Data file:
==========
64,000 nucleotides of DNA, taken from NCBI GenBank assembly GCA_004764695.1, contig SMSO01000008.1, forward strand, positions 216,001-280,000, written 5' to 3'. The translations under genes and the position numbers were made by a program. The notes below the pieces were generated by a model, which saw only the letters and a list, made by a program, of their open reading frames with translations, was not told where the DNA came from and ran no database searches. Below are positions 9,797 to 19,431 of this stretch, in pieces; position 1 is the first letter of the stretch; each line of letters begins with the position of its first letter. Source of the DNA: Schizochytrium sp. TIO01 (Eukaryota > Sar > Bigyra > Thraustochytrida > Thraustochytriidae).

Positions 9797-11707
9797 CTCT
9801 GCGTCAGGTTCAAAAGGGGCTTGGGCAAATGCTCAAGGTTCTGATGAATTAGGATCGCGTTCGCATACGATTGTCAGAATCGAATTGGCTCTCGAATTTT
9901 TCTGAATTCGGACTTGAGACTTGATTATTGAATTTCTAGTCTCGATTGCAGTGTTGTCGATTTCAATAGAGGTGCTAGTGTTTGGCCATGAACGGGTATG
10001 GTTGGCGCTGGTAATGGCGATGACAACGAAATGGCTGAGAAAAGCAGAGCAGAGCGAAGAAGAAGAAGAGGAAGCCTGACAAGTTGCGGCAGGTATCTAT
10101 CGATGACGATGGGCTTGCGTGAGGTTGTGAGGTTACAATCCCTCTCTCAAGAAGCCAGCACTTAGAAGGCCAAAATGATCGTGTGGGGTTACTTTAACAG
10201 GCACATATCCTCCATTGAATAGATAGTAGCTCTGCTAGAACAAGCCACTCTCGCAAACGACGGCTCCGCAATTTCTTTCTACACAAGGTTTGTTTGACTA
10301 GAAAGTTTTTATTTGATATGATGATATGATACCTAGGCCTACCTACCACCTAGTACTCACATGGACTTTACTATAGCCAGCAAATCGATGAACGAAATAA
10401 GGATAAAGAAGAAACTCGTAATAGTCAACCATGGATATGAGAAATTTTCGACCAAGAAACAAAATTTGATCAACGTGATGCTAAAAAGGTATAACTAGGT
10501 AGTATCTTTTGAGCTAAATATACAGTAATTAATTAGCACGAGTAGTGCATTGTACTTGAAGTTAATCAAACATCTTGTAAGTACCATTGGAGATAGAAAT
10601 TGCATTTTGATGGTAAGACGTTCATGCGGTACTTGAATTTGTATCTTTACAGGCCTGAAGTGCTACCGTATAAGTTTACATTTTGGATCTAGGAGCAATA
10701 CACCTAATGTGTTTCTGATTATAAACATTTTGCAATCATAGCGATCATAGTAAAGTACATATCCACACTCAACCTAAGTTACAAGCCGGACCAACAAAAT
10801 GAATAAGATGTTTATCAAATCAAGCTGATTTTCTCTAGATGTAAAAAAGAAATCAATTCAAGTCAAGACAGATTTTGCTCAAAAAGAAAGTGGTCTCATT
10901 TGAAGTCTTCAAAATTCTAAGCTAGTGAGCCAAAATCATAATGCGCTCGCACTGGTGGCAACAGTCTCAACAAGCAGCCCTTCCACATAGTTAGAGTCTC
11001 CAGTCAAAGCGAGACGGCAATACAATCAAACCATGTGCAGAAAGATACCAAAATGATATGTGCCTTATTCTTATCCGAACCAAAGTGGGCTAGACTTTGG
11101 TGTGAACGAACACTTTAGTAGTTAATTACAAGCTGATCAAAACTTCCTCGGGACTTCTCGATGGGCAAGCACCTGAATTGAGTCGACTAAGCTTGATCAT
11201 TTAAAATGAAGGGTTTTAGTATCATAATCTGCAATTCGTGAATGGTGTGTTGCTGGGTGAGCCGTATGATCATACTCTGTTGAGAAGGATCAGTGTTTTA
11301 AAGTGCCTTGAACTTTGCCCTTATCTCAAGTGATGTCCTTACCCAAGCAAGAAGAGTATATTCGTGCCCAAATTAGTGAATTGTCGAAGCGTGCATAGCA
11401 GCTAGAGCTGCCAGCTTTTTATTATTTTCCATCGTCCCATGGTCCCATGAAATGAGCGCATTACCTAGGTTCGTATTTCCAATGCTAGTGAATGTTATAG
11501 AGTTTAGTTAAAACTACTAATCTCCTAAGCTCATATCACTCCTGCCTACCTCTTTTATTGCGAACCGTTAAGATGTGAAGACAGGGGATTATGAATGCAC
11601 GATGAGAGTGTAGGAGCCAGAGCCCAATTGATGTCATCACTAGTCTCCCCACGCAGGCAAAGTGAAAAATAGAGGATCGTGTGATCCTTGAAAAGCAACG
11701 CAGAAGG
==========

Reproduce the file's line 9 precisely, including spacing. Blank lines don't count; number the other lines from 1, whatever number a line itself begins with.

10301 GAAAGTTTTTATTTGATATGATGATATGATACCTAGGCCTACCTACCACCTAGTACTCACATGGACTTTACTATAGCCAGCAAATCGATGAACGAAATAA